China launches retaliatory investigation into U.S auto subsidies
China has sent yet another public signal that it is unhappy with the U.S. and its trade policy by prepping an investigation into alleged illegal auto subsidies by the U.S. government. The timing of this announcement puts a spotlight on the bailout of GMAC, the auto financial company which effectively has been nationalized the firm. This may be by intention.
China is preparing to launch a trade investigation into whether US carmakers are being unfairly subsidised by the US government, according to people familiar with the matter.
The move comes at a time of heightened trade tensions between the two countries after the US imposed duties on Chinese tyres last month. Many warned this would prompt Beijing to retaliate.
Few vehicles are actually exported from the US to China, but the move would have symbolic power by turning the tables on Washington.
US labour groups have long accused Beijing of unfairly subsidising its exporters. However, through a “countervailing duties” investigation, China would assess whether the US was open to the same charge. The investigation could lead to import duties.
General Motors and Chrysler have received about $60bn in government bail-out funds, though Ford has received nothing.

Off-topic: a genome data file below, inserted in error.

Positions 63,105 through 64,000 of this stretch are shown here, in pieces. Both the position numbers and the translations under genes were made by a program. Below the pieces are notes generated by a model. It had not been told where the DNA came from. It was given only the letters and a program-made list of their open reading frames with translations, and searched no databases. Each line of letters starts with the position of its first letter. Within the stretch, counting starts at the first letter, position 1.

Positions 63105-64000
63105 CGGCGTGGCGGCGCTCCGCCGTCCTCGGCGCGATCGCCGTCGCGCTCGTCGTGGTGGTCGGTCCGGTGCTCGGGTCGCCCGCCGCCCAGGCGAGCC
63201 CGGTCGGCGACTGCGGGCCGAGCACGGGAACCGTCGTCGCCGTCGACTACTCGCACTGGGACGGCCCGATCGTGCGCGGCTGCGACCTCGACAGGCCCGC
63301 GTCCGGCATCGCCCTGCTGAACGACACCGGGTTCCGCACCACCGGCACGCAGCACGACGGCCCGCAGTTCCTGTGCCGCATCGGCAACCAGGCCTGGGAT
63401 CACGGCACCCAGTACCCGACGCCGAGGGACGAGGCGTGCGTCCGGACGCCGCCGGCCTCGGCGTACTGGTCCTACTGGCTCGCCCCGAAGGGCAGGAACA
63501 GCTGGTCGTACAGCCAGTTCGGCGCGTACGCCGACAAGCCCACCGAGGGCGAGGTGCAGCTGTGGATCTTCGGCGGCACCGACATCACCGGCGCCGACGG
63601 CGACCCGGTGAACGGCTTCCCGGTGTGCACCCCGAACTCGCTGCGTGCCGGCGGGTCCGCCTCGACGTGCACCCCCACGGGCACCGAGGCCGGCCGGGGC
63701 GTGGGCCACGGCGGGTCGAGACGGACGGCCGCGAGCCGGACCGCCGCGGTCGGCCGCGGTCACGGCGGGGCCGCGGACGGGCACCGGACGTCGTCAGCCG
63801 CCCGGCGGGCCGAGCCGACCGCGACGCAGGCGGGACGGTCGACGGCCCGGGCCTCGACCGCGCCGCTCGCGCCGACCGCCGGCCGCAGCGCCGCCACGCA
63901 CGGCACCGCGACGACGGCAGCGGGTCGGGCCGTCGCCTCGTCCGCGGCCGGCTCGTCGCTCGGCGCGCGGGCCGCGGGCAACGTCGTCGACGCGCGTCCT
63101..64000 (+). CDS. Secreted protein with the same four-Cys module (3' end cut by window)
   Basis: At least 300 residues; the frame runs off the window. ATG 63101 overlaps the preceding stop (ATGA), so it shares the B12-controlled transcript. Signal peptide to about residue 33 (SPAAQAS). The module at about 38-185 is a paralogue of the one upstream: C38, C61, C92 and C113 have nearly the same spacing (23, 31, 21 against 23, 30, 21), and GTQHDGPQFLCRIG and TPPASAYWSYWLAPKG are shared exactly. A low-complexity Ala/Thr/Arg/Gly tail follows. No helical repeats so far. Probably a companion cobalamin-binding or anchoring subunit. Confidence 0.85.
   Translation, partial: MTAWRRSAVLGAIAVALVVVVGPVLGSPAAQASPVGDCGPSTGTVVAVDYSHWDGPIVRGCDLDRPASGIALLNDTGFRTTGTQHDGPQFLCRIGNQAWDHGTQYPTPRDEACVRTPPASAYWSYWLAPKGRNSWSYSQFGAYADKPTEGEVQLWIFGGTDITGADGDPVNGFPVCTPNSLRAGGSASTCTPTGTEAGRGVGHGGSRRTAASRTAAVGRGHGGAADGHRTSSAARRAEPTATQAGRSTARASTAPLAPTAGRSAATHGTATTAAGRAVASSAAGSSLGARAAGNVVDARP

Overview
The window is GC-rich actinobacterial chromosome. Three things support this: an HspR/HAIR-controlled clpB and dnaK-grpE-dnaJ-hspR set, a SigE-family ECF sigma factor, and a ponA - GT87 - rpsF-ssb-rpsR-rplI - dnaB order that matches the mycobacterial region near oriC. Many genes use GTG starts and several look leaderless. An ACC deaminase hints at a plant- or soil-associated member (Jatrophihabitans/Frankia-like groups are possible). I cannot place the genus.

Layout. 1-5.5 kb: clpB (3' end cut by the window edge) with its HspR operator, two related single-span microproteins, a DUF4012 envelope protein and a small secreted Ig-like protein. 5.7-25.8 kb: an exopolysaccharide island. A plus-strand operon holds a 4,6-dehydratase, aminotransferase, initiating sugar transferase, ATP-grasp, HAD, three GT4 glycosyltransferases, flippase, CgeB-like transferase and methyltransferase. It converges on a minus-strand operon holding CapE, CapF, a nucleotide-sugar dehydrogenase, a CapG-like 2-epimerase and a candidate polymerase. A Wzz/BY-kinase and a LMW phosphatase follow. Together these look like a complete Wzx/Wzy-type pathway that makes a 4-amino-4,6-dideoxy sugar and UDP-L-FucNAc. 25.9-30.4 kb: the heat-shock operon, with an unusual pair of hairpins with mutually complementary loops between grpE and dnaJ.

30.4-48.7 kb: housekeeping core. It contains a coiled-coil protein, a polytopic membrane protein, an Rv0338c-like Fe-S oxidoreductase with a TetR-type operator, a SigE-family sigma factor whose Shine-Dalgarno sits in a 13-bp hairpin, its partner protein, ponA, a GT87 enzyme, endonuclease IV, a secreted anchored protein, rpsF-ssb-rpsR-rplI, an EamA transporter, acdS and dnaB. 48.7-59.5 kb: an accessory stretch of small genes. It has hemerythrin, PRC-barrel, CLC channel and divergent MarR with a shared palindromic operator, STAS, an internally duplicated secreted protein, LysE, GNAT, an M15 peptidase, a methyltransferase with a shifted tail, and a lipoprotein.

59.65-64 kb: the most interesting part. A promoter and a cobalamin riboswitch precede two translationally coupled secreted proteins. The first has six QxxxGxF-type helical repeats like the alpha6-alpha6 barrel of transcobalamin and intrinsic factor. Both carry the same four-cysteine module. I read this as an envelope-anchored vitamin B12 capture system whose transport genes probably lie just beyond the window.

Yes, General Motors has a large presence in China and its bailout by the government has an impact on its ability to operate competitively in China. But, because the U.S. does not export many cars to China, one might see this as a strange action on China’s part. In my view, China is telling us with this action that “what is good for the goose is good for the gander.”
I find this story a bit curious because China already said in September that it would investigate autos and chicken in retaliation for U.S. tariffs on tires. But, we should look at this in a wider context. The US is also angling to get Chinese to revalue renminbi. The Chinese are resistant to this and their actions here can also be seen as a warning to the U.S. that any and all protectionist threats will be met with retaliation.
Elliot Feldman, head of international trade at Baker & Hostetler, the law firm, said his firm warned the USTR last January that the approach the US was taking towards China and other countries over subsidies was dangerous in the light of the US’s own support for carmakers, banks and financial institutions.
“We warned that other countries could apply to the United States the same principles the United States was applying to them,” he said. “Apparently we have arrived.”
The problem with protectionism is not that it can protect sectors, but that it leads to retaliation and escalation. This is now what is beginning to occur.